Wednesday, December 22, 2010

A tiring day as a patient

Yesterday I had an event filled day. I must say the evening before there was a little bit of snow and my husband who had not seen the need for four new tires on the car, after a sliding backwards event, agreed that tires were needed.

I said I would call about getting the tires in the morning and see if they could put them on in the morning. I called the tire shop at 8 am when they opened and got someone who said they had two and would call me back if they could get all four and install them.

Then I went off in the car with the bad tires to PT for my (damn) tennis elbow. Over the weekend, I found the skin on my elbow was all red and irritated and raw from the treatment - he does ultrasound, massage, and then some weird thing with electrical impulses pushing some prescription medicine into my elbow. Evidently the adhesive has a similar reaction on my skin to paper tape...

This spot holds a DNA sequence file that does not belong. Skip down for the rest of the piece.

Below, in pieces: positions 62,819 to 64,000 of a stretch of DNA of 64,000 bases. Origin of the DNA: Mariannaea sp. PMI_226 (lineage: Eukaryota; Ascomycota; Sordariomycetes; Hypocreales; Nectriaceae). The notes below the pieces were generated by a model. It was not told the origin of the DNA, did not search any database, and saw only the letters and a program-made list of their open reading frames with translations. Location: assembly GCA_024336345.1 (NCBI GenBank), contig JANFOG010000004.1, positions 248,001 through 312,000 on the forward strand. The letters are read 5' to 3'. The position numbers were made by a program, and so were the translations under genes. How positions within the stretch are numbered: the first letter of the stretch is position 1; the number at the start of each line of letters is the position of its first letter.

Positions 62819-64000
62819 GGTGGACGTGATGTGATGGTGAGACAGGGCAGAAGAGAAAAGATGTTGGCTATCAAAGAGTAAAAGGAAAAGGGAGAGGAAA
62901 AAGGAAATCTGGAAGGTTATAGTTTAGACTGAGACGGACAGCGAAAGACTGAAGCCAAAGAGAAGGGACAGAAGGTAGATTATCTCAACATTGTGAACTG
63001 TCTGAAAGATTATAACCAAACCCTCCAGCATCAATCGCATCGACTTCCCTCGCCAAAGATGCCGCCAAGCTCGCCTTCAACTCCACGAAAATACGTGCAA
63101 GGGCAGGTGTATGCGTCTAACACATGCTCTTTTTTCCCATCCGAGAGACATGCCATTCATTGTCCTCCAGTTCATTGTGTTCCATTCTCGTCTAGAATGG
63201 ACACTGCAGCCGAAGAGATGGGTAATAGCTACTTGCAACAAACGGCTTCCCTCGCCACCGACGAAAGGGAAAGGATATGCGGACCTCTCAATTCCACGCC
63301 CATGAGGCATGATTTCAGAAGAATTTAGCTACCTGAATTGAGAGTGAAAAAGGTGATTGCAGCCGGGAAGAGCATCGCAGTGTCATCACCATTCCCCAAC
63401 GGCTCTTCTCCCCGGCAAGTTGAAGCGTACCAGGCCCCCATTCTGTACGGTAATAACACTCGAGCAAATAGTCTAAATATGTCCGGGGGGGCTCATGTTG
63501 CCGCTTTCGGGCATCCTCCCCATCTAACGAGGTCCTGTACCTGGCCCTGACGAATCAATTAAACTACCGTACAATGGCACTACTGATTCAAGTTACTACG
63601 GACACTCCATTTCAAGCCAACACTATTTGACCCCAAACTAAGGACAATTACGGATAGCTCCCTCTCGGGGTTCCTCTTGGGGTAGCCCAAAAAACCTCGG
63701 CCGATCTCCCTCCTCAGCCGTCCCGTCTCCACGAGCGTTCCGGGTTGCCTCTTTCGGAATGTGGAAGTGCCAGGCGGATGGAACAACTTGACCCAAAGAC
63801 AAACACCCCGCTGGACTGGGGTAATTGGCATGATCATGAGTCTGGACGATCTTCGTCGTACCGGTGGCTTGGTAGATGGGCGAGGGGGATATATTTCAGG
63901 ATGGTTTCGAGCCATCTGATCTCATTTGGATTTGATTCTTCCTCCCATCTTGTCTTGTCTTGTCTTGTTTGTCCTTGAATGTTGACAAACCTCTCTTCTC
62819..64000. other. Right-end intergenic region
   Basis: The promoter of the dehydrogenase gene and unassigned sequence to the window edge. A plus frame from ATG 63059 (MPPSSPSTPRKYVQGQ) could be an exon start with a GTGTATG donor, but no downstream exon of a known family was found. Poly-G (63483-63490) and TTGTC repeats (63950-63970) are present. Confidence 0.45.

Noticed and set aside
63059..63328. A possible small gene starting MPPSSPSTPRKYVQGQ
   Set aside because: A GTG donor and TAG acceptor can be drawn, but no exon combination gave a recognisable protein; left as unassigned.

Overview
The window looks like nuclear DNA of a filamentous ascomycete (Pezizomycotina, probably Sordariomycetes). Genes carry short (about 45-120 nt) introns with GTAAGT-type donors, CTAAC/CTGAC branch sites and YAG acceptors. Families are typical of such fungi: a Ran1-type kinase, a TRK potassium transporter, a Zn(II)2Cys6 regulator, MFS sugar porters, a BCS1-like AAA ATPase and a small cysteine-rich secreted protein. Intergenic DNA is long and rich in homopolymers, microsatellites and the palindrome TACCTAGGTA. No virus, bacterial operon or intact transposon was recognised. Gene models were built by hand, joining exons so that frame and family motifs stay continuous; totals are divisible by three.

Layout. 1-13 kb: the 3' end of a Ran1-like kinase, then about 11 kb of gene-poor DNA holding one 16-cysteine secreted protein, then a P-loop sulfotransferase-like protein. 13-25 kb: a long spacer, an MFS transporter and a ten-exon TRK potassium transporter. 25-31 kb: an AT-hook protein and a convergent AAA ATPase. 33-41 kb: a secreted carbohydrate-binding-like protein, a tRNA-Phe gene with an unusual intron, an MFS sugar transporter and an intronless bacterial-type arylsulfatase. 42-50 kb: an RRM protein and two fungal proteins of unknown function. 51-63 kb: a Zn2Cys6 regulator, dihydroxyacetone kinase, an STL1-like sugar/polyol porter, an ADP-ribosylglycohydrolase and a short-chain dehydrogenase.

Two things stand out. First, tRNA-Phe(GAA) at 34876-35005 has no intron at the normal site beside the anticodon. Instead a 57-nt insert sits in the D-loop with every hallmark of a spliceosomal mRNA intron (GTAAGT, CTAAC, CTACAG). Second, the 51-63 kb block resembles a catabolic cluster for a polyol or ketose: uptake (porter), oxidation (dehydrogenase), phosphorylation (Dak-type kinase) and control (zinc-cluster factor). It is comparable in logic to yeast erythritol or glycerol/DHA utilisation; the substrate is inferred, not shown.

Then I went off to the ankle doctor to find out if there is anything that can be done for my ankle or am I doomed to have a swollen, sore ankle for the rest of my life? The answer was an MRI to see if anything has changed since the last MRI in January. If it has, maybe surgery. If not. I am doomed to have one fat(ter) ankle. I told her she said the wrong thing, she was supposed to snap her fingers and fix everything. She said she would look for her magic wand. I just want something that gets better.

So I went to scheduling and took the first available MRI - it was at 2:15AM this morning. I took it. I will the doctor in a few weeks to find out the results.